When Oscar winner Kevin Costner joined the cast of last year’s miniseries “Hatfields&McCoys,” the History Channel got more than a leading man for its first scripted drama. It also got a recording artist for the soundtrack: Costner’s country/rock band, Kevin Costner & Modern West, is featured prominently. And Costner’s musical hooks gave the History Channel an unlikely public-relations hook.
With its agencies BPG and Horizon Media, the History Channel struck an exclusive partnership with Rolling Stone magazine. Costner and his band headlined a concert, cohosted by the cable network and the magazine, at Manhattan’s intimate but au courant City Winery. Video from the concert, along with exclusive interviews of Costner discussing “Hatfields&McCoys” in general and the role of music in the miniseries specifically, was posted on Rolling Stone’s RS Live website in the weeks prior to the program’s debut in late May. The History Channel sponsored the videos, using banners to further promote the miniseries.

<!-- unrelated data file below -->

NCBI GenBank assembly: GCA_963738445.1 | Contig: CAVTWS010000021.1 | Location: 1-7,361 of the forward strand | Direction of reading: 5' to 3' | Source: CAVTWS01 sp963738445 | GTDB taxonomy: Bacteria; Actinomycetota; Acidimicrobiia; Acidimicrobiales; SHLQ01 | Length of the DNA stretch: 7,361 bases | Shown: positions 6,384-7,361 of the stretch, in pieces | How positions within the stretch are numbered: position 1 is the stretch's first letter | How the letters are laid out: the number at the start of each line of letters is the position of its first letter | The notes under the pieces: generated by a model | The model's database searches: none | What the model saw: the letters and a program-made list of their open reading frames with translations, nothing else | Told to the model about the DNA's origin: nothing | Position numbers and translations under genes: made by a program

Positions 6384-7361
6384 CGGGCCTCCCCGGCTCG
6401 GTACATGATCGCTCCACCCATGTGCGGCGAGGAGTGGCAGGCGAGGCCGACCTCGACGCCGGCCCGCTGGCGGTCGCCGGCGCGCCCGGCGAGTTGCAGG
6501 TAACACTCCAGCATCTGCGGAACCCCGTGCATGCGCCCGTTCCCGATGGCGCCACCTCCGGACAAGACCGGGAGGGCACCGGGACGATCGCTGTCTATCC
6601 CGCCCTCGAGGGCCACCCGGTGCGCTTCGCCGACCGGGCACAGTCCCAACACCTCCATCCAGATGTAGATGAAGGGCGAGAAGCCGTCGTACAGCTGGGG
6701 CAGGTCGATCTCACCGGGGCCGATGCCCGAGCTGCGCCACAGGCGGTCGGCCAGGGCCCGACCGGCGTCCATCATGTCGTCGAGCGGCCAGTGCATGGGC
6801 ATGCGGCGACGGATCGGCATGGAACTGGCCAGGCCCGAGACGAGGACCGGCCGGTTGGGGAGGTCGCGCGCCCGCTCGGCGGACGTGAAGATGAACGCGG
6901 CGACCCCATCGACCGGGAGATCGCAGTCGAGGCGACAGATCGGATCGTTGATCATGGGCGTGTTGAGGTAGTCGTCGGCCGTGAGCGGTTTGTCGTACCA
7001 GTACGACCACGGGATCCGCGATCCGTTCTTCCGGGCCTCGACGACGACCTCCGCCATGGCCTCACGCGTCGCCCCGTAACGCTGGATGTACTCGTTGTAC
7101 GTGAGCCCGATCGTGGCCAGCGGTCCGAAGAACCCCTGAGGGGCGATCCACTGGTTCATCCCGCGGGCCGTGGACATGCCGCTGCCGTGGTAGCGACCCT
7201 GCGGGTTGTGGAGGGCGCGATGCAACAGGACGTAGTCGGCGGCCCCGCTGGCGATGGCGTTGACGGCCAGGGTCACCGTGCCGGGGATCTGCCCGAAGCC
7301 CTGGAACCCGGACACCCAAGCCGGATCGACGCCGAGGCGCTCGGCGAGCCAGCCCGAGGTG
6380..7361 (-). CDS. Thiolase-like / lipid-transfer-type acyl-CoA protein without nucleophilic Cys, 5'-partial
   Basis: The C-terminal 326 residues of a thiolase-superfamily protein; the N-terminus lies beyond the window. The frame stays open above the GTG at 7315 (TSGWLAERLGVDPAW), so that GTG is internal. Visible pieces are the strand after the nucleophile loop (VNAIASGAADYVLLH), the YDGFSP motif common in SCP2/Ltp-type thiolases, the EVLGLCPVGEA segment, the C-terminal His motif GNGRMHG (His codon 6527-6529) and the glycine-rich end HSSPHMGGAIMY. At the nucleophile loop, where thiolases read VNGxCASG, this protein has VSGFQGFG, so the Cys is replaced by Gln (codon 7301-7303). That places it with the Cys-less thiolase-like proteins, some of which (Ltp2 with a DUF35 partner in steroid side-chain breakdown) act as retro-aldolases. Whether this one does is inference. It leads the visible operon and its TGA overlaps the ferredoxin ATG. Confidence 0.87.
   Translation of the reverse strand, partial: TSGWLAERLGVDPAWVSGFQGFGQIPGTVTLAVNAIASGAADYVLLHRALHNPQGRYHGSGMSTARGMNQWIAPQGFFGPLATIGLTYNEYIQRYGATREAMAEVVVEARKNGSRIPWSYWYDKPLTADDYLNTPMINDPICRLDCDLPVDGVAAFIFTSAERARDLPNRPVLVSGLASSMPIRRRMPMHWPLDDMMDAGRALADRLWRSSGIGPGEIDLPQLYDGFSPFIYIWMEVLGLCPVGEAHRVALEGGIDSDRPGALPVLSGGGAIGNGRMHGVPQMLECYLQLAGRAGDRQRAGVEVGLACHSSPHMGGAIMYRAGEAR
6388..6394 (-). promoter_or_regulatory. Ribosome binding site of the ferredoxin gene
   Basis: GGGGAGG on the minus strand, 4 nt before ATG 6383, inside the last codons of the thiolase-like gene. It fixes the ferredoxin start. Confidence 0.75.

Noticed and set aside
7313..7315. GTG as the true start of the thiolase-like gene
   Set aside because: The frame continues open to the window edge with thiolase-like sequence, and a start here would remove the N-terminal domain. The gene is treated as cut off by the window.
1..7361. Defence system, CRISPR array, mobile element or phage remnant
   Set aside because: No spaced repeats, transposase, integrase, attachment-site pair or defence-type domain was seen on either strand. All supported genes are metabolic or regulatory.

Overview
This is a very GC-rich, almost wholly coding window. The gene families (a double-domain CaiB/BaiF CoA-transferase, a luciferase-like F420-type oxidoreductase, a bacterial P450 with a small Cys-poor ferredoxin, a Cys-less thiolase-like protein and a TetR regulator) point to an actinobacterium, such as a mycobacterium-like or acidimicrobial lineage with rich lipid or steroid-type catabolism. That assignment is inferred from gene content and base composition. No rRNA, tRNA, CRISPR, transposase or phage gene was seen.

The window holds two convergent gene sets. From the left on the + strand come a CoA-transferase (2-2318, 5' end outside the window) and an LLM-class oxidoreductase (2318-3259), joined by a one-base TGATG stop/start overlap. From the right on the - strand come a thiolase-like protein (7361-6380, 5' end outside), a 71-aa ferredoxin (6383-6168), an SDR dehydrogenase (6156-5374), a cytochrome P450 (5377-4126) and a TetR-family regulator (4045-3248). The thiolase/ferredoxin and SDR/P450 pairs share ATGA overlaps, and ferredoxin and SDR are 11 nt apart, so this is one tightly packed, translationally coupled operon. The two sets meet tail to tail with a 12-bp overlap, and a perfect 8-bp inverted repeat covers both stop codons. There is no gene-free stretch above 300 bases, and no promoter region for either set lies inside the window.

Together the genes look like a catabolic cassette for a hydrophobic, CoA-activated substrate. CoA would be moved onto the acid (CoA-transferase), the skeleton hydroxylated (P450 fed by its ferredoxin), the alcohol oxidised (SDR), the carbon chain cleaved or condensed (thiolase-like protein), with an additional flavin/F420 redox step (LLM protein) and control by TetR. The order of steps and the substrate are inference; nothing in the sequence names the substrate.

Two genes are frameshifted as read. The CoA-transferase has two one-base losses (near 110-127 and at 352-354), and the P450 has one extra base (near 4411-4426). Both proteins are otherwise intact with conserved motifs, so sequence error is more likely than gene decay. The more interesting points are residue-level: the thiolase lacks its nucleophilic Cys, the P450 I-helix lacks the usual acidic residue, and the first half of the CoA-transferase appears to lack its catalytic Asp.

By reaching out beyond its normal constituency of history buffs in this way, the network was able to make country/rock aficionados and Kevin Costner fans aware of the program’s existence in a way that exceeded the amount of mass media exposure the History Channel could have afforded to buy.
“Hatfields&McCoys” recorded the largest ratings in cable-TV history, with the third and final episode averaging a record 14.3 million viewers. And while no one is suggesting that the promotion with Rolling Stone was the sole or even primary contributor to its success, it’s safe to say that Costner’s musical involvement struck a note with a significant number of viewers, whose unprecedented numbers were certainly music to the History Channel’s ears.